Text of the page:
• North Country Primitive

NEW POSSIBILITIES: HAYDEN PEDIGO, M.MUCCI, GREGORY SAGAR

Originally published at North Country Primitive in February 2016


I should start by telling you that there are various disparate figures lurking in the ether, some of whom may or may not be submitting witty and erudite full length album reviews for your delight and delectation in the not-to-distant future, but, exhortations to watch-this-space notwithstanding, they aren’t quite here yet. In the meanwhile, loathe as I am to try to use mere words to describe someone’s pride ‘n’ joy - especially given that I have the guitar playing abilities of a man born with ten thumbs and at best an extremely tenuous grasp on music theory and practice – here is my humble attempt at a round-up of a trio of recent releases that should be garnering your attention.


Let’s kick off with Amarillo’s poster boy for the new wave of primitive Americana, Hayden Pedigo. Do You Sing? Vol. 1 is released by the ever-noteworthy Scissor Tail Editions. It would be easy to assume this was an album for the maybe pile, given that it’s essentially a compilation of his home-recorded juvenilia. However, don’t let such trifling matters fool you: it’s actually hard to believe that Hayden was only 16 years old when he recorded some of this stuff - and it adds further fuel to the rumour that he was teleported fully formed from an alien guitar planet. Many of the elements of his more recent work are fully present – the sort of bold-yet-fluid and melodic picking that can be found on the evocative Spearman 1974, along with a nascent understanding of the special place drone has in the heart and the arsenal of the exploratory guitarist – Dobro from the Crypt being a fine example of the latter. To judge from the Vol1 part of the album’s droll title, I’d hazard there are plenty more gems in the Pedigo archives waiting to come to light. Bring ‘em on!


M. Mucci has been quietly releasing a steady stream of quality albums via his own Tall House imprint over the past several years. His latest offering, Don’t Be Afraid, is an ensemble affair, where he stretches the possibilities of fingerstyle guitar with some pretty stellar results. Whilst the album has a coherent unifying aesthetic, it ricochets off in a smorgasbord of directions. Abbiamo La Forza is the closest it comes to the previous offerings I’ve heard from M, where the almost visceral sense of forward motion in his playing is slyly augmented by the sparsely effective keening of Dylan Aycock’s pedal steel. The title track is my favourite, though - a plangent, circular, superficially simple guitar motif that gradually reveals itself as having far more depth and substance than initially apparent, as it unfolds over the course of eleven minutes. I am put in mind of the sense of majesty in the work of fellow Canadians, Godspeed! You Black Emperor. In places, this album appears to channel the spirit of the more ecstatic of the 1970s German hair-bear bands, in this case, grooving on the collected works of Steve Reich – primitive motorik minimalism, anyone?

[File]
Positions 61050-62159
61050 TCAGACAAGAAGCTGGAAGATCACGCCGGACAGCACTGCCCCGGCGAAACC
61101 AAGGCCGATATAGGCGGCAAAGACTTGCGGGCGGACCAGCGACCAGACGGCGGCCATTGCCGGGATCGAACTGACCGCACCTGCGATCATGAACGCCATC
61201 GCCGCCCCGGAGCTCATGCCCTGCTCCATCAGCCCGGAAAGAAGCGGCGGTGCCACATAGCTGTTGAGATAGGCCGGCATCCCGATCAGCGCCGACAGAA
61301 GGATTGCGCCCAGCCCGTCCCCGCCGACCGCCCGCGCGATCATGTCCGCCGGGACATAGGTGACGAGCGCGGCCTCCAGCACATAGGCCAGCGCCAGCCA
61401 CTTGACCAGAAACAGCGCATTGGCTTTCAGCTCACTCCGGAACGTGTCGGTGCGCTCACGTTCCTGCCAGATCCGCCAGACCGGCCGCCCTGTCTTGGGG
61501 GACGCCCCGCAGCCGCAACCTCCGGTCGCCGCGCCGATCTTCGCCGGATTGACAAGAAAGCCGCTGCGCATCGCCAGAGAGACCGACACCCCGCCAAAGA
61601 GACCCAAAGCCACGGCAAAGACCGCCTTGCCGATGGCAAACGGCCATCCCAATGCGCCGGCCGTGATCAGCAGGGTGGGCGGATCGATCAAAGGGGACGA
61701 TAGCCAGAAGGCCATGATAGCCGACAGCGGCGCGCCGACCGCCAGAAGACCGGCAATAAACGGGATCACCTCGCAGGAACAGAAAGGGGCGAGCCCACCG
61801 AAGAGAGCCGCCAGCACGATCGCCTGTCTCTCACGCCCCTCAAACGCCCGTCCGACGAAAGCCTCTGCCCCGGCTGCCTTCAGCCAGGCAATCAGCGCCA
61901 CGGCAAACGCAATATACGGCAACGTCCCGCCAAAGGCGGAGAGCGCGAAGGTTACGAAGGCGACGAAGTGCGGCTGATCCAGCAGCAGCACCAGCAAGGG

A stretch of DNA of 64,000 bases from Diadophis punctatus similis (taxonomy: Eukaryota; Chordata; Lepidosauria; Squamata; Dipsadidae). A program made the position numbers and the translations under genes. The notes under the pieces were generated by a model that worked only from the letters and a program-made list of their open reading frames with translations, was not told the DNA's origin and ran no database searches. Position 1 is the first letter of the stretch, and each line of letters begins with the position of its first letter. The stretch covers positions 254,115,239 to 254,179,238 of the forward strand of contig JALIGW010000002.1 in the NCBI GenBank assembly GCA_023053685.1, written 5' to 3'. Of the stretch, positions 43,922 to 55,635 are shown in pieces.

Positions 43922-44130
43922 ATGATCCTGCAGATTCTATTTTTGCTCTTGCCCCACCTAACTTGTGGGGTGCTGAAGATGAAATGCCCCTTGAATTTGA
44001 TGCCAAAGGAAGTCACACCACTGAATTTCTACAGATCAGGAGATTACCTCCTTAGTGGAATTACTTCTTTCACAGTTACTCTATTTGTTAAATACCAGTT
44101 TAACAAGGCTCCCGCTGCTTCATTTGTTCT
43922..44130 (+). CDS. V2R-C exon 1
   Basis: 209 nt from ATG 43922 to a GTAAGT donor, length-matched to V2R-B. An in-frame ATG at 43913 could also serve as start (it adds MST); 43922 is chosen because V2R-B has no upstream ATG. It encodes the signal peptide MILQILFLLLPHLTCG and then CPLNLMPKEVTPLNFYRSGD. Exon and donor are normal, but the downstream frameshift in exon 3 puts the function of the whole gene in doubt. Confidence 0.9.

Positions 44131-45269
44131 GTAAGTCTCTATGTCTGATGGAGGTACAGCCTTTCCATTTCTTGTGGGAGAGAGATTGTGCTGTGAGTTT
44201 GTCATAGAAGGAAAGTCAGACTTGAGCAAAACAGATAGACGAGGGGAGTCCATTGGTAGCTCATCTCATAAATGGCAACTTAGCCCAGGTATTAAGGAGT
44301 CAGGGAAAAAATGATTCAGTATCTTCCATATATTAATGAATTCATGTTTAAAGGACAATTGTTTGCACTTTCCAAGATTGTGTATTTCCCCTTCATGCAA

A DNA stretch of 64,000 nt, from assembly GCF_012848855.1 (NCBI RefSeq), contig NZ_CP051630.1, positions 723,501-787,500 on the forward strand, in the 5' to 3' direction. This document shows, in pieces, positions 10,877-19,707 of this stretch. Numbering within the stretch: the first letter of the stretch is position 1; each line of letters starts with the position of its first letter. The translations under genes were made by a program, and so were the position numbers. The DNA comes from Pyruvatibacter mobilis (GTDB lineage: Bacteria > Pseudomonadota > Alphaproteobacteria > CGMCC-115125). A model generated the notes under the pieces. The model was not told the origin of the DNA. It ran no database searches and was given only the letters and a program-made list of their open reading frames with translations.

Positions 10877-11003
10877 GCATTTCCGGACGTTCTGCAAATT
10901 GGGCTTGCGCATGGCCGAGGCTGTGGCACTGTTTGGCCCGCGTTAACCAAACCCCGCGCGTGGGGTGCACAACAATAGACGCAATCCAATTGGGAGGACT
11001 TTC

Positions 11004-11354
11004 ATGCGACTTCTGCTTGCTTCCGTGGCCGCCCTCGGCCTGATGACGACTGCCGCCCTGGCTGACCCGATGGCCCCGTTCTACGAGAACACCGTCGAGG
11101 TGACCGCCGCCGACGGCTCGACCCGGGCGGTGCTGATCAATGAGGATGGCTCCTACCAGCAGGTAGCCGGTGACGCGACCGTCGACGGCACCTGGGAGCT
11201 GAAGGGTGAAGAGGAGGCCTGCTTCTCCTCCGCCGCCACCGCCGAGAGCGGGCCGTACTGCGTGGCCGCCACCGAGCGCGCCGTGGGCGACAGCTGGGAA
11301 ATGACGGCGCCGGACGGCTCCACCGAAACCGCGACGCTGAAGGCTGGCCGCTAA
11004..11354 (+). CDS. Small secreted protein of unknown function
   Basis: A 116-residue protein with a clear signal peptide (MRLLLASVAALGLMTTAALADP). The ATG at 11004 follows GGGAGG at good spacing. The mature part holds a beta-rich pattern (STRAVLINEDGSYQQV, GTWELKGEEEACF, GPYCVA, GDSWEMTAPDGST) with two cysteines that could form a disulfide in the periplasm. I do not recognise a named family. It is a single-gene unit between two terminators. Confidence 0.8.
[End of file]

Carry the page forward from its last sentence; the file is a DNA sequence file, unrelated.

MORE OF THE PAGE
Finally, let us turn to one of the latest releases from Grass Tops Recording, Californian native Gregory Sagar’s Above Below. Whilst residing at the Bashovian end of the American Primitive spectrum so beloved by the Grass Tops posse, this is an album that also tips its hat at the Spanish and classical guitar traditions. Above Below is progressive, both in scope and intent, and manages to effortlessly combining a stripped down minimalism with deeply dextrous playing, often in the space of a single piece. The longer compositions, such as The Moon and the Sun or Field never stand still, but guide the listener along an intimate and constantly evolving journey: in essence, they are entire suites condensed into a few scant minutes. The very brief Return, meanwhile, has an air of medievalism John Rebourn would have been proud of. Sagar’s upside down, left handed approach to playing has been cited as a clue to his unique sound, but in reality, it’s his emotional intelligence as a player that shines through, and is never overshadowed by his formidable technique. This is an album for listening to indoors when the weather is against you - preferably armed with a contemplative state of mind, a roaring fire and a decent single malt.